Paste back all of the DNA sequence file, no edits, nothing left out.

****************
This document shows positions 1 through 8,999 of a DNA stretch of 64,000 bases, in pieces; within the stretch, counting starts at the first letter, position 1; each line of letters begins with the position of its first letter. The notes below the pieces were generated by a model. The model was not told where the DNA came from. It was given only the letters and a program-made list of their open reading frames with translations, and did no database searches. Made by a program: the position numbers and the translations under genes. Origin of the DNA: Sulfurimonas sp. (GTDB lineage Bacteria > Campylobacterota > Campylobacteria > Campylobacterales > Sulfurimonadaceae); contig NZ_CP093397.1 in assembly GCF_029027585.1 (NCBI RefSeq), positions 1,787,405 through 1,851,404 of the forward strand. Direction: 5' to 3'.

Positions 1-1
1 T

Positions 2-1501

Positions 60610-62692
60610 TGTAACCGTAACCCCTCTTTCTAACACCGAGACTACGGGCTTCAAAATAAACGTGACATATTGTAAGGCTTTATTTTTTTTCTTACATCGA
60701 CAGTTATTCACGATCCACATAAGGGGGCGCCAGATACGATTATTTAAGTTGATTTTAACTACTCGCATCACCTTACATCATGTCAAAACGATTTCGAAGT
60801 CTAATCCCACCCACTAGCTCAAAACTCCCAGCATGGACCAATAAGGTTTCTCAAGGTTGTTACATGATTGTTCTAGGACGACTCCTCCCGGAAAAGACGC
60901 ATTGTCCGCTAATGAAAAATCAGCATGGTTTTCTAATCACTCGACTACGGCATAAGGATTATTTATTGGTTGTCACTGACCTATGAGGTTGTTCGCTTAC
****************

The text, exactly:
This document shows positions 1 through 8,999 of a DNA stretch of 64,000 bases, in pieces; within the stretch, counting starts at the first letter, position 1; each line of letters begins with the position of its first letter. The notes below the pieces were generated by a model. The model was not told where the DNA came from. It was given only the letters and a program-made list of their open reading frames with translations, and did no database searches. Made by a program: the position numbers and the translations under genes. Origin of the DNA: Sulfurimonas sp. (GTDB lineage Bacteria > Campylobacterota > Campylobacteria > Campylobacterales > Sulfurimonadaceae); contig NZ_CP093397.1 in assembly GCF_029027585.1 (NCBI RefSeq), positions 1,787,405 through 1,851,404 of the forward strand. Direction: 5' to 3'.

Positions 1-1
1 T

Positions 2-1501

Positions 60610-62692
60610 TGTAACCGTAACCCCTCTTTCTAACACCGAGACTACGGGCTTCAAAATAAACGTGACATATTGTAAGGCTTTATTTTTTTTCTTACATCGA
60701 CAGTTATTCACGATCCACATAAGGGGGCGCCAGATACGATTATTTAAGTTGATTTTAACTACTCGCATCACCTTACATCATGTCAAAACGATTTCGAAGT
60801 CTAATCCCACCCACTAGCTCAAAACTCCCAGCATGGACCAATAAGGTTTCTCAAGGTTGTTACATGATTGTTCTAGGACGACTCCTCCCGGAAAAGACGC
60901 ATTGTCCGCTAATGAAAAATCAGCATGGTTTTCTAATCACTCGACTACGGCATAAGGATTATTTATTGGTTGTCACTGACCTATGAGGTTGTTCGCTTAC